The rising Wapsipinicon River has residents of Independence preparing for possible record flooding. Buchanan County Emergency Management Coordinator Rick Wolfkuhle calls it a critical situation. "We’ve got a lot of water coming at us…some of which looks to be historical proportions that we’ve never seen before," Wolfkuhle said.
Flood stage for the Wapsi at Independence is 12-feet and Wolfkuhle says the record crest occurred in May of 1999 at 22.35 feet. Forecasters are predicting a crest of around 18.9-feet tomorrow, but Wolfkuhle says the high water mark is hard to predict.
"I’m not sure putting numbers to this (provides) a true picture of what’s going on out here…a migrated area of water that we’ve never seen before, saturation levels that we’ve never seen before, trees tipping over because they’re so flooded at this point…a little bit of wind is taking them out. There’s just so much water everywhere," Wolfkuhle said.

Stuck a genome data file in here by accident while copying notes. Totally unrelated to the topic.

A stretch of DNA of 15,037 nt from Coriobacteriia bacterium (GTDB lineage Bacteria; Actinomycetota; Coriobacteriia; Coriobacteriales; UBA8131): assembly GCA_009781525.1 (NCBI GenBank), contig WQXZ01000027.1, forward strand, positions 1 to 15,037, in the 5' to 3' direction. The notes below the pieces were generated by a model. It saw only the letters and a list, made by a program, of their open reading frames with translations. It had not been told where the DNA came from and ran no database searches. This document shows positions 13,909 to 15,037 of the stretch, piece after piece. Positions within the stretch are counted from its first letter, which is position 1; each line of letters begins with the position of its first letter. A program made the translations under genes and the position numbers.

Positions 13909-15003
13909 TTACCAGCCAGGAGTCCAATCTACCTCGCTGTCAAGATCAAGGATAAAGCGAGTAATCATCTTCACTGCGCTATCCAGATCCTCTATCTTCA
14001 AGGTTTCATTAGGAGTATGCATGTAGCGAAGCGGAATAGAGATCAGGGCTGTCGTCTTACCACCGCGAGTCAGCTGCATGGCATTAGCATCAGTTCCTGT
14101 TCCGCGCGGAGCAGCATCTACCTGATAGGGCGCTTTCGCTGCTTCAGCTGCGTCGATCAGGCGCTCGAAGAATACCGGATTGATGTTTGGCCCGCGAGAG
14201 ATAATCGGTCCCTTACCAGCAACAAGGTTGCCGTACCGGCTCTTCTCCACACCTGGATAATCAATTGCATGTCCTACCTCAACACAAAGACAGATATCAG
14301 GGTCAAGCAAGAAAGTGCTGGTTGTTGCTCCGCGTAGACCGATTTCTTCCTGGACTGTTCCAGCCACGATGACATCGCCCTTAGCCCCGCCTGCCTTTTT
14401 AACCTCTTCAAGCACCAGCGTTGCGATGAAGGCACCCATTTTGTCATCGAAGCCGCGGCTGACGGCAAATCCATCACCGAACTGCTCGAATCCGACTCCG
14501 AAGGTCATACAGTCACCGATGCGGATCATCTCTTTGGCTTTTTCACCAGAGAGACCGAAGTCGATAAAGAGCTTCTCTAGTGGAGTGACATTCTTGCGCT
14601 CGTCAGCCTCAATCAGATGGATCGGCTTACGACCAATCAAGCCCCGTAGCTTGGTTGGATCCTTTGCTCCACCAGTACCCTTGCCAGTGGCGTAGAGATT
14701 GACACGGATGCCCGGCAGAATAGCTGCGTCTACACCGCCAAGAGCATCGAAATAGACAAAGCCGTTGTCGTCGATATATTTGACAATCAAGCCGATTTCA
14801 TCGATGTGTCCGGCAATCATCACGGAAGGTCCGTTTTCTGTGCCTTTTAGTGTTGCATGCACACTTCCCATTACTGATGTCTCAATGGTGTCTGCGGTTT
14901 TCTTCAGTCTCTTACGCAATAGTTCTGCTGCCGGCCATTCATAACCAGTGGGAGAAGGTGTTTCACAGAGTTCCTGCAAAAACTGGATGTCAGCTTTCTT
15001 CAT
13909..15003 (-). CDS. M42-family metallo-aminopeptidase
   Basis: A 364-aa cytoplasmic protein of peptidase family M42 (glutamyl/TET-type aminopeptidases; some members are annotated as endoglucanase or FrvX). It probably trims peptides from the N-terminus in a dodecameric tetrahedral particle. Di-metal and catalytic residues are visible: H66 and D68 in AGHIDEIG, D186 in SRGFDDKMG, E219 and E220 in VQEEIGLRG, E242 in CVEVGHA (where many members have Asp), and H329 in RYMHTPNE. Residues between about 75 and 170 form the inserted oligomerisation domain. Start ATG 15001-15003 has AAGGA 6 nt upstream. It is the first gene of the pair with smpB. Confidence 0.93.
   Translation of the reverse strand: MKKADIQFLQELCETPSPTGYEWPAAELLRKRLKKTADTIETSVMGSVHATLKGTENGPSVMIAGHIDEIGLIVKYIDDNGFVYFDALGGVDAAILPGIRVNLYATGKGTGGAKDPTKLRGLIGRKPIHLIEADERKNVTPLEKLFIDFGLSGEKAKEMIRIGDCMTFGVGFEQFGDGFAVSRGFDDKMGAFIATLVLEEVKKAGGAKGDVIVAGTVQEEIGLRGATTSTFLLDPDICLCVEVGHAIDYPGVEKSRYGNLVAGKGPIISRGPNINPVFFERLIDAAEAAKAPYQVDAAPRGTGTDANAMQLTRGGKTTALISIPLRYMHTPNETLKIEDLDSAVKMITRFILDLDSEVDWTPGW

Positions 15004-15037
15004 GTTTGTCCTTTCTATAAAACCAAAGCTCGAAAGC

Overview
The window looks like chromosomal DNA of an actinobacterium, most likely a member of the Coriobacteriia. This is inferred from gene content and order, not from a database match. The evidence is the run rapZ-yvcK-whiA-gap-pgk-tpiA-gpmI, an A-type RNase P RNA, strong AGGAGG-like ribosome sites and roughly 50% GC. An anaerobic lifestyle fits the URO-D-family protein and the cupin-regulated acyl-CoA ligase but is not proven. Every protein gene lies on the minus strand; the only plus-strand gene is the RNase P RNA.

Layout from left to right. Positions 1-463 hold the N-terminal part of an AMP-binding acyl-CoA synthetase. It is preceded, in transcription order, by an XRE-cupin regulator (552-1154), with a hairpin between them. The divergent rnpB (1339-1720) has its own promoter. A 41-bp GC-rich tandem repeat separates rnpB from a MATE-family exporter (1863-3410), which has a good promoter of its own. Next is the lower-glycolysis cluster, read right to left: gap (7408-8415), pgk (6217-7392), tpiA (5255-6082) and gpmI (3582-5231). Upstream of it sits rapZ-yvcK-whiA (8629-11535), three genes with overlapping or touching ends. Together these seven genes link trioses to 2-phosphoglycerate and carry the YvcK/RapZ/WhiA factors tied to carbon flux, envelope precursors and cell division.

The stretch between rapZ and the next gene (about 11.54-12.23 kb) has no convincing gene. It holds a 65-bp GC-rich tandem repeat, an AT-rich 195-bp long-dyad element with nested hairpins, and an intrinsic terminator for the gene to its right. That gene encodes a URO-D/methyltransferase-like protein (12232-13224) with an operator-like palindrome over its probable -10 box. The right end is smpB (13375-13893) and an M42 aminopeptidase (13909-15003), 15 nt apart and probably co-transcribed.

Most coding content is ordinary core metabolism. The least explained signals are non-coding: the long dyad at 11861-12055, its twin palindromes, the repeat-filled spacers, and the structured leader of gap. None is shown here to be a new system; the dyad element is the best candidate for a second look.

This morning, the Wapsi was four feet above flood stage, rising three to four inches per hour. Buchanan County residents are being warned to prepare for the flood now before it’s too late. Wolfkuhle says they should start packing critical items to take with them if they’re forced from their homes.
"Things like insurance papers, prescription medicines and glasses," Wolfkuhle suggested. Officials who monitor the Wapsipinicon River in Independence are dealing with a secondary problem related to the storms. Wolfkuhle says the electronic gauge that records the water level apparently was struck by lightning over the weekend and isn’t working. The rising river has already forced the closure of a main artery through Independence.
State officials shut down Iowa Highway 150 on the south side of town this morning. Elsewhere in northeast Iowa, more than 500 homes in Charles City are damaged by flooding and one-third of the town of Clarksville is under water. The 27,000 residents of Mason City are without the use of tap water because the city’s water treatment plant flooded.